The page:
104. De Vries, G.W.; Boon, W.P.; Peine, A. User-led innovation in civic energy communities. Environ. Innov. Soc. Transitions 2016, 19, 51–65. [Google Scholar] [CrossRef]
  105. von Hippel, E. Democratizing Innovation; MIT Press: Cambridge, MA, USA, 2005; Available online: https://ssrn.com/abstract=712763 (accessed on 10 September 2020).
  106. IPES Food. Towards a Common Food Policy for the European Union the Policy Reform and Realignment That Is Required To Build Sustainable Food Systems in Europe Report. Available online: http://www.ipes-food.org/pages/CommonFoodPolicy (accessed on 10 September 2020).
  107. Robinson, D.K.; Propp, T. Multi-path mapping for alignment strategies in emerging science and technologies. Technol. Forecast. Soc. Chang. 2008, 75, 517–538. [Google Scholar] [CrossRef]
  108. Torjesen, I. WHO pulls support from initiative promoting global move to plant based foods. BMJ 2019, 365, l1700. [Google Scholar] [CrossRef] [PubMed]
  109. Lang, T.; Heasman, M. Food Wars: “The Global Battle for Mouths, Minds and Markets”; Earthscan Publications Ltd.: London, UK, 2015. [Google Scholar]
  110. Nestle, M. Food Politics: How the Food Industry Influences Nutrition and Health; University of California Press: Berkeley, CA, USA, 2013. [Google Scholar]
  111. Gernert, M.; El Bilali, H.; Strassner, C. Grassroots initiatives as sustainability transition pioneers: Implications and lessons for urban food systems. Urban Sci. 2018, 2, 23. [Google Scholar] [CrossRef][Green Version]
  112. Candel, J.J.L.; Pereira, L. Towards integrated food policy: Main challenges and steps ahead. Environ. Sci. Policy 2017, 73, 89–92. [Google Scholar] [CrossRef]
Figure 1. The four key areas of food research–Future Food Utrecht.
Figure 1. The four key areas of food research–Future Food Utrecht.
Challenges 11 00021 g001
Figure 2. The integrated Future Food Utrecht (FFU) proposal will contribute to 12 out of 17 SDGs (United Nations).
Figure 2. The integrated Future Food Utrecht (FFU) proposal will contribute to 12 out of 17 SDGs (United Nations).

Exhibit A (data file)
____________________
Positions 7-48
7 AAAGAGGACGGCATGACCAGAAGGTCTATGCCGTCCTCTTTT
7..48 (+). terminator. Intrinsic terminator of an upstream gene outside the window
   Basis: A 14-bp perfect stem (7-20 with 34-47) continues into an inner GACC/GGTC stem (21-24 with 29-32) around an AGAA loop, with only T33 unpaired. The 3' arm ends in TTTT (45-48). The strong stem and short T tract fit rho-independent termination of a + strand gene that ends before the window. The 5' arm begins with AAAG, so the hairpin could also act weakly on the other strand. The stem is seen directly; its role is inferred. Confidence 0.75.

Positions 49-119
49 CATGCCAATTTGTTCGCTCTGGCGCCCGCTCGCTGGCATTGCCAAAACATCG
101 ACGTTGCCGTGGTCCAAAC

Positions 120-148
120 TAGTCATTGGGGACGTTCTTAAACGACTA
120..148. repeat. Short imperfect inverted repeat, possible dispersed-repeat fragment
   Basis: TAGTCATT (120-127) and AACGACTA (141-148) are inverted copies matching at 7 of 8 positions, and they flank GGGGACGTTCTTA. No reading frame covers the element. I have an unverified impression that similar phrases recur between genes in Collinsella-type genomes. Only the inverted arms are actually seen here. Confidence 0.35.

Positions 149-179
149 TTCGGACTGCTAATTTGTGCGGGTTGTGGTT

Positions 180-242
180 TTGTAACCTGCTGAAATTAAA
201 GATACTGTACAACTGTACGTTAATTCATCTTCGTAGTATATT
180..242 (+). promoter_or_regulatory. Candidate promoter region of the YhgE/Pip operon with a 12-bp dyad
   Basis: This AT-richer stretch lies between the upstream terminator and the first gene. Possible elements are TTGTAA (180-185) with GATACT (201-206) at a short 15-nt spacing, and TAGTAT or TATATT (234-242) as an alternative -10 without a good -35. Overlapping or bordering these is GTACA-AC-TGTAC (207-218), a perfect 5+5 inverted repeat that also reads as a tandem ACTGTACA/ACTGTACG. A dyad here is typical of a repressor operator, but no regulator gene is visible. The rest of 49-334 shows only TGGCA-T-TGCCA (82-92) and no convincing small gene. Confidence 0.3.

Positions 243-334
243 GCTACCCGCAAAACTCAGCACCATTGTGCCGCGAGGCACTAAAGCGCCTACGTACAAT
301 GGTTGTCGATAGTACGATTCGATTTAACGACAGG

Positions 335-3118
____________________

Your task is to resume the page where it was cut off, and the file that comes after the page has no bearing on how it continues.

Challenges 11 00021 g002
Figure 3. Integrated future food research contributing to wicked-problems by using the SDG framework.
Figure 3. Integrated future food research contributing to wicked-problems by using the SDG framework.
Challenges 11 00021 g003
Table 1. Transdisciplinary research question per key area.
Table 1. Transdisciplinary research question per key area.
Nature Inspired Food ProductionSustainable Immune Resilience
  • What scientific and technological innovations can we develop to reinforce agro-ecological approaches?
  • How dependent are soil type, landscape settings, and climate in the land sparing-land sharing discussion on grassland ecosystems?
  • How can landscape configuration contribute to sustainable and resilient production systems?
  • How can knowledge about sustainable production methods best be disseminated among farmers while taking local contexts into account?
  • How can we use diversity to increase the productivity and resilience of farming systems?
  • How can we minimize external inputs for production, while maintaining production levels?
  • Can we produce sufficient and healthy food in a sustainable way within the current food system, or does this require transformative systemic change?
  • If so, how can policy, industry, civil society, and primary producers work together with academia to trigger such a transformation?
  • How do we assess the health-promoting effects of nutritional concepts on immune resilience in humans and livestock using standardized controlled protocols, with kinetic read out?
  • How do we include functional non-invasive biomarkers (rather immune cell levels and activity than cytokine levels) to monitor the effects of nutritional concepts on immune resilience in humans and livestock?
  • How can we design and study the effects of nutritional interventions in humans and other animal species that will contribute to personalized immune resilience and health promoting food/feed interventions?